I appear outside the ground at 1:50 only to be told by the man at the turnstile that he’s not allowed to let anybody in until 2pm although he does sell me a £2.50 programme to read whilst I wait. The glossy programme has limited content but the text that it does have is nonetheless informative and it is a more than acceptable offering for a club like Dunbar if a little pricey compared to similar efforts elsewhere. 

A group of East Fife supporters soon join me and they are the first I spot from what is a healthy away contingent. That away following includes a small group of young lads that have an impressive looking rather loud drum with them which is more than can be said for home fans whose own equipment is rather poor. All the small group of Dunbar ‘ultras’, if you can call them that, have to reply with is a battered upside down bucket covered in gaffa tape and a couple of pipes of some sort to bang it with. This makes a rather tame sound in comparison. Maybe I should have started a whip round to get them a proper instrument?

Aside from the lone seated stand there are various benches situated around the pitch for spectators to sit on. The clubhouse bar, which judging by the rugby pictures adorning the walls is shared with the rugby club whose pitch sits next door, can only be accessed by leaving the ground but is nevertheless worth a visit. You do not need to leave the ground, however, for food or soft drink refreshments whilst along from said refreshments, before you arrive at the seated stand, there is a stall selling club merchandise. 

Obviously, you cannot visit Scotland without tasting some of its rather interesting cuisine and having experienced my first macaroni pie several years earlier I decide to see how Dunbar’s version stands up and as far as these things go I would say it is rather decent. I do not know what the steak pies are like but the fact that I hear several people throughout the first half complain that they have sold out suggests they might have been worth a try.

The match itself kicks off with the constant din of the aforementioned drummers only interrupted by the passing trains of which there are numerous. The standard of play is a little underwhelming but the game is nonetheless enjoyable to watch particularly as the spectacle progresses. The hosts find themselves 1-0 up at the break thanks to a penalty right on half time. This brings plenty of noise from the 794 strong crowd albeit those around me are fairly silent as I seem to be standing amongst the East Fife supporters.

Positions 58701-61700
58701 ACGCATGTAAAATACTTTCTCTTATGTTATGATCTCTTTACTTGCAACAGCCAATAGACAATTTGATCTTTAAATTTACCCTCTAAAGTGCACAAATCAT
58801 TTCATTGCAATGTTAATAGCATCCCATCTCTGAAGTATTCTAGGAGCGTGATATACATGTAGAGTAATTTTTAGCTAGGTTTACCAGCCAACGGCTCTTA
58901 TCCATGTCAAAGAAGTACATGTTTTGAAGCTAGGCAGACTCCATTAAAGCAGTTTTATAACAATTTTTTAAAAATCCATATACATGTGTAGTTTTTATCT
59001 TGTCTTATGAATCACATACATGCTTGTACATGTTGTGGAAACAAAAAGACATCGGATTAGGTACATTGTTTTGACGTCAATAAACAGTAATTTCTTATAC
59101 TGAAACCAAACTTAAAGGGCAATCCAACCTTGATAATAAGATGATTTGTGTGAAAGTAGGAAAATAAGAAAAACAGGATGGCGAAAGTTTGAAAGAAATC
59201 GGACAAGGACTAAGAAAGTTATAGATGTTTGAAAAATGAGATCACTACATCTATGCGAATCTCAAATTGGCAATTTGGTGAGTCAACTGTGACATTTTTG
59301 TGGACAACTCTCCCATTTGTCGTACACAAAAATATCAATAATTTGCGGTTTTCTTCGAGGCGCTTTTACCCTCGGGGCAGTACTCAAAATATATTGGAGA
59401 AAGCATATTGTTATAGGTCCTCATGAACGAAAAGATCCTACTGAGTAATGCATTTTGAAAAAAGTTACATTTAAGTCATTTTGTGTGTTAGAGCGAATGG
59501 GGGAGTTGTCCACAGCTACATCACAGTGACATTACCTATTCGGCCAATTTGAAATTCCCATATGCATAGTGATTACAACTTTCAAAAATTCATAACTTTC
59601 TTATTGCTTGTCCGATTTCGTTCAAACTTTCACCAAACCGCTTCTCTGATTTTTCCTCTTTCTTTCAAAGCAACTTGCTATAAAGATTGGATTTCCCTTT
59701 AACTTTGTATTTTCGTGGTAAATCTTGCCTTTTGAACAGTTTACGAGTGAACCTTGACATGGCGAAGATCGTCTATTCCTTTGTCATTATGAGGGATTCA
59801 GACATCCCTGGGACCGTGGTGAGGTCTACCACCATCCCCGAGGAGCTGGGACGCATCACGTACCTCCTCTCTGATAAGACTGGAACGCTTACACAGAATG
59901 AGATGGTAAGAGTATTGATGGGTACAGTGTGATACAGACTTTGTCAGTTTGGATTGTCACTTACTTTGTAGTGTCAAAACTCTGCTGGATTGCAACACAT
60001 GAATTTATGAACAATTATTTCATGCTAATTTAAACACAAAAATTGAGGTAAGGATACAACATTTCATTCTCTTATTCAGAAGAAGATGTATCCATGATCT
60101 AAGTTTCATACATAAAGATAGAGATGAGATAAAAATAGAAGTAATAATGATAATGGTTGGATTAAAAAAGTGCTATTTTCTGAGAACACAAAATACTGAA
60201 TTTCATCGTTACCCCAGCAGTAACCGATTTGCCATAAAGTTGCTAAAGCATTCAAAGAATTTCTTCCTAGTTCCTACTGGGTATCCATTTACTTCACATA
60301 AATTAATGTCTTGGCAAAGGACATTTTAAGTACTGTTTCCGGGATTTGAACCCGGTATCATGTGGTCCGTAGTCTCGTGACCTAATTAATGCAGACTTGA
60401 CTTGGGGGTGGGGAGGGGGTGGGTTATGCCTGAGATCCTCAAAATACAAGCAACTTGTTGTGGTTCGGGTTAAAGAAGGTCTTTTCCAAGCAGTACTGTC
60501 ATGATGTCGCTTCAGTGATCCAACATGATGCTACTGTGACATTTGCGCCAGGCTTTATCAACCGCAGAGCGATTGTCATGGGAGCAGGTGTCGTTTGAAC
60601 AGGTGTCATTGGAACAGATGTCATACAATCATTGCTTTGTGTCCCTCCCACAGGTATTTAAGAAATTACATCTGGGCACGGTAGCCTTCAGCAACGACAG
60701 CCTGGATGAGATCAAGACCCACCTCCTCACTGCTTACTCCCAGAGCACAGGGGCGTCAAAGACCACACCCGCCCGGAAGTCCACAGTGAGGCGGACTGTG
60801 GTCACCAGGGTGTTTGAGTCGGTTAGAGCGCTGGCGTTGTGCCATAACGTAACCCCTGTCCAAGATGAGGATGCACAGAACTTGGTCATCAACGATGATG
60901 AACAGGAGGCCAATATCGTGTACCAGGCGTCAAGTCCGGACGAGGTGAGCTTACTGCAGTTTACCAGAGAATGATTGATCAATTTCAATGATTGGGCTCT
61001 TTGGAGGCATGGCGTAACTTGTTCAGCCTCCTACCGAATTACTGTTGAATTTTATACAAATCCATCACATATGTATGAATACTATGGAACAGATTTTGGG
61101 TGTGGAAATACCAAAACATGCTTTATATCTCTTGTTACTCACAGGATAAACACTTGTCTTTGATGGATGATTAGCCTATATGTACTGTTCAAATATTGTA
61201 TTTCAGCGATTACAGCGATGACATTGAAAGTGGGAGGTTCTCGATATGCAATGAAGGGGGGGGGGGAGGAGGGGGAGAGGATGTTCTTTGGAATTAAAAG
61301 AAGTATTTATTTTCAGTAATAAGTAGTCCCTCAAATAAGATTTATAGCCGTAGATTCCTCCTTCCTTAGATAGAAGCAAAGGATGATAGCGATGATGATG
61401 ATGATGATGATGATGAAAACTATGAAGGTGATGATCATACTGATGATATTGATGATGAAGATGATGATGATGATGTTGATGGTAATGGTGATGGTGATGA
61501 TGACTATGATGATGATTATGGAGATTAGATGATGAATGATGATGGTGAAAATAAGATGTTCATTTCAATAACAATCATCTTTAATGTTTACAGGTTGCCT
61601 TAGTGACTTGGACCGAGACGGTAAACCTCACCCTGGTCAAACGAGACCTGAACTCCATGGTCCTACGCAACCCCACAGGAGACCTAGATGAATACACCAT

In the second-half more trains pass and the drummers don’t stop (not as loud as the Dortmund drummer sat in the away end above me at Newcastle several nights earlier, mind) whilst East Fife begin to get desperate for an equaliser but Dunbar soak up the pressure. Dunbar then have several late chances of their own albeit some of them rather poor with one break forward looking like it could prove to be deadly only for the player to fall over the ball. They do force a few corners, however, and although they don’t score they still have that 1-0 lead which proves invaluable and the match ends in a historic victory for the hosts who march on to the third round for the very first time. 

More trains whizz by and eventually the cheers and applause die down and I head out of the ground. Back to the station and back home for me. 

There is a charming little pub next to the station if you ever have a bit of a wait for your train and the signer playing acoustic guitar as I walk past provides a lively atmosphere for any supporter who might want to continue their celebrations. There are several more pubs in the town centre as well as the stadium clubhouse, of course, and they won’t be short of locals wanting to celebrate with a pint or two this evening. But the fans of Dunbar United have every reason to celebrate! 

I end my day in less euphoric circumstances, however, on an overcrowded train trying, and at times failing, to get a signal so I can listen to commentary of my beloved Newcastle United away at Wolves.

I want to, however, end this piece with something more appropriate for the jovial day I have just had than poor radio reception and a busy railway network so I will leave you with the following. Upon leaving the ground I came across a part open window from which inside was the home dressing room. Stood outside I managed to hear the players in full party mode belting out I’m Feeling It (In the Air) a popular hit sung in recent times by supporters of Glasgow Rangers when they win. The players were clearly ecstatic, much like the club’s supporters, and isn’t it wonderful to see how much football means even at this low level? Football is about far more than just prima donna millionaires and if you want to experience that in its truest form then come to Dunbar - and don’t forget about all those trains many many trains!